Weight cycling confers poor CV health in women
Women who had a history of weight cycling had poorer CV health and were less likely to meet the BMI metric from the American Heart Association’s Life’s Simple 7, according to data presented at the AHA Epidemiology, Prevention, Lifestyle and Cardiometabolic Health Scientific Sessions.
“Achieving a healthy weight is generally recommended as heart healthy, but maintaining weight loss is difficult and fluctuations in weight may make it harder to achieve ideal cardiovascular health,” Brooke Aggarwal, EdD, MS, assistant professor of medical sciences at Columbia University Vagelos College of Physicians and Surgeons, said in a press release.
Aggarwal, along with Stephanie S. Byun, MS, clinical research coordinator at Columbia University Irving Medical Center, and colleagues analyzed data from 485 women (mean age, 37 years; mean BMI, 26 kg/m2) from the AHA Go Red for Women Strategically Focused Research Network. Women reported on their history of weight cycling, which was defined as losing and gaining more than 10 lb at least once not including pregnancy.
Researchers assessed AHA Life’s Simple 7 metrics, including BP, BMI, glucose, total cholesterol, physical activity, smoking and diet, and scored them as 0 (poor), 1 (moderate) or 2 (high). This information was used to calculate a composite AHA Life’s Simple 7 CV health score, which was categorized as poor (0-8), moderate (9-10) and high (11-14).
At least one episode of a history of weight cycling was reported by 73% of women.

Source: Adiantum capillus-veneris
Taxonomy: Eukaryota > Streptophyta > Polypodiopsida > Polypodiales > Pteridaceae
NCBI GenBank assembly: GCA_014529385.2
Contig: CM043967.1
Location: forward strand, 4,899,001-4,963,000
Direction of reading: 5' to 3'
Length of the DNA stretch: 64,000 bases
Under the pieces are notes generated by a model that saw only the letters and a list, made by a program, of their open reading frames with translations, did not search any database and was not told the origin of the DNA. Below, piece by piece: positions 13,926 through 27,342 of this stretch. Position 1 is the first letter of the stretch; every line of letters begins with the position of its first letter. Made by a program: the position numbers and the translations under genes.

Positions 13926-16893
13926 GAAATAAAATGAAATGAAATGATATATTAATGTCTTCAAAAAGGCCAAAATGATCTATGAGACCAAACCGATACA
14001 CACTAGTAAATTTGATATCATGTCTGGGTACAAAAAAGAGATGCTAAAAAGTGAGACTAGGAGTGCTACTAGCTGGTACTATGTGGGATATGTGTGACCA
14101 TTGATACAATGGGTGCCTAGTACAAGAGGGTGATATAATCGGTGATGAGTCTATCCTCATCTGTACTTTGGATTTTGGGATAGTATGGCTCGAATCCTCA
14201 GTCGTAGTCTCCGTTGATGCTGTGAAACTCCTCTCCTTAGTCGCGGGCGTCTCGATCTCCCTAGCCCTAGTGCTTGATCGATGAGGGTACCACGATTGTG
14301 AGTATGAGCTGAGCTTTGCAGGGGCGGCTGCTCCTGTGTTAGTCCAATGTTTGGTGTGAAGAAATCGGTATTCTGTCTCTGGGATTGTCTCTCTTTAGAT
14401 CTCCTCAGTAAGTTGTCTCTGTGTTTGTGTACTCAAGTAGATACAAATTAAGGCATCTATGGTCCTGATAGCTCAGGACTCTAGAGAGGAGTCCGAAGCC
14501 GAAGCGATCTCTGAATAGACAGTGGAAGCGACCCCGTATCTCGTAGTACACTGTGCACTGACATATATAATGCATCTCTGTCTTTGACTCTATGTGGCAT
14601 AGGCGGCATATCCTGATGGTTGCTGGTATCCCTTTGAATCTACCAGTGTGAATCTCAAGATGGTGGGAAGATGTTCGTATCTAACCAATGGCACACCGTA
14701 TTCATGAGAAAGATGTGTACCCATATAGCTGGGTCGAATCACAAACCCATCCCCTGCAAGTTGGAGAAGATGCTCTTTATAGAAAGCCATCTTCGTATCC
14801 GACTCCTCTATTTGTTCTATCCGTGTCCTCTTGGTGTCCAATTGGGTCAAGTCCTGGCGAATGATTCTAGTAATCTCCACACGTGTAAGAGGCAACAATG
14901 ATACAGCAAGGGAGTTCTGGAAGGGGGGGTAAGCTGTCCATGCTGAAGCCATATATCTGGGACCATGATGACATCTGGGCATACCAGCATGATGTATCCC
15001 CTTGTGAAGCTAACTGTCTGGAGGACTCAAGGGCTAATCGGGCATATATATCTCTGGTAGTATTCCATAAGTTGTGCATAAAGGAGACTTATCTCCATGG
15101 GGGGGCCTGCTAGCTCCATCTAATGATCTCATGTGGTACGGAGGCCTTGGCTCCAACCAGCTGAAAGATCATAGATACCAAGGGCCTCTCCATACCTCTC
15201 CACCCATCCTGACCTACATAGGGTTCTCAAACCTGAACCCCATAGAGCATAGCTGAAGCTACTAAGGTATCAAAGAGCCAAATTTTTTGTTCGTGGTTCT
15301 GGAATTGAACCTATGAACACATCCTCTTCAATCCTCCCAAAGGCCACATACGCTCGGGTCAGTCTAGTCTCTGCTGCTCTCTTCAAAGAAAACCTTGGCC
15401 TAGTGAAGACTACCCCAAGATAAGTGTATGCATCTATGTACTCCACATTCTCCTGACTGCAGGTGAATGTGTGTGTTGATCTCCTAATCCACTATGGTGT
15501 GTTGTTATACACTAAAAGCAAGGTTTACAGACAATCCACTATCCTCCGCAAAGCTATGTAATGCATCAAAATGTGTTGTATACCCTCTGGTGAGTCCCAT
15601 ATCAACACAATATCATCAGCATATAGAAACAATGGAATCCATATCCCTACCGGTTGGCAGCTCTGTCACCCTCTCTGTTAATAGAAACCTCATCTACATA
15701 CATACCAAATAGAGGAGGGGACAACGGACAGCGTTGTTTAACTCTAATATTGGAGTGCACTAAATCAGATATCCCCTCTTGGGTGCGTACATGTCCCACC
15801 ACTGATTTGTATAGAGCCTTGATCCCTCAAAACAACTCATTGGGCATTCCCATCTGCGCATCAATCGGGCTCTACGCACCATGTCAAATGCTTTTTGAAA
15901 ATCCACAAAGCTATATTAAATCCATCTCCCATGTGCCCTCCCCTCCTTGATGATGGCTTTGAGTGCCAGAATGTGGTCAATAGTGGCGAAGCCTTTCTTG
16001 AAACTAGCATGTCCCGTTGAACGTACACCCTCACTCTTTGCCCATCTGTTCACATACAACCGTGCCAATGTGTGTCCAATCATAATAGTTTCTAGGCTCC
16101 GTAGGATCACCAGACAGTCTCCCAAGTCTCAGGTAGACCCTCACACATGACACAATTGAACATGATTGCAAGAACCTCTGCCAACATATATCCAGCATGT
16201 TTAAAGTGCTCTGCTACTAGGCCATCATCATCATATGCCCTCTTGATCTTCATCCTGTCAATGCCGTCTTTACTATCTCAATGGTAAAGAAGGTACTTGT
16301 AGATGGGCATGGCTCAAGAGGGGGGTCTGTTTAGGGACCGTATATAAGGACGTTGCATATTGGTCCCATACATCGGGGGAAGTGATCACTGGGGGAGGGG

Poor CV health was seen in 26% of women, 34% had moderate CV health and 40% had high CV health.
Women with a history of weight cycling were less likely to have an optimal BMI (OR = 0.18; 95% CI, 0.09-0.37). These women were also less likely to have a moderate (OR = 0.49; 95% CI, 0.27-0.89) or high AHA Life’s Simple 7 composite score (OR = 0.35; 95% CI, 0.19-0.66). Lower odds were not seen for other CV health metrics.
A high AHA Life’s Simple 7 score was less likely to be seen in women who were premenopausal (OR = 0.33; 95% CI, 0.14-0.78) and postmenopausal (OR = 0.34; 95% CI, 0.12-0.98), although this was only seen in women who were never pregnant (OR = 0.29; 95% CI, 0.12-0.72).
“These findings suggest that in addition to having a healthy weight, maintaining a consistent body weight may be important for achieving ideal [CV health], but they warrant prospective confirmation,” Byun and colleagues wrote. – by Darlene Dobkowski
Byun SS, et al. Abstract 332. Presented at: American Heart Association Epidemiology, Prevention, Lifestyle and Cardiometabolic Health Scientific Sessions; March 5-8, 2019; Houston.
Disclosures: The study was funded by the AHA’s Go Red for Women Strategically Focused Network Award. The authors report no relevant financial disclosures.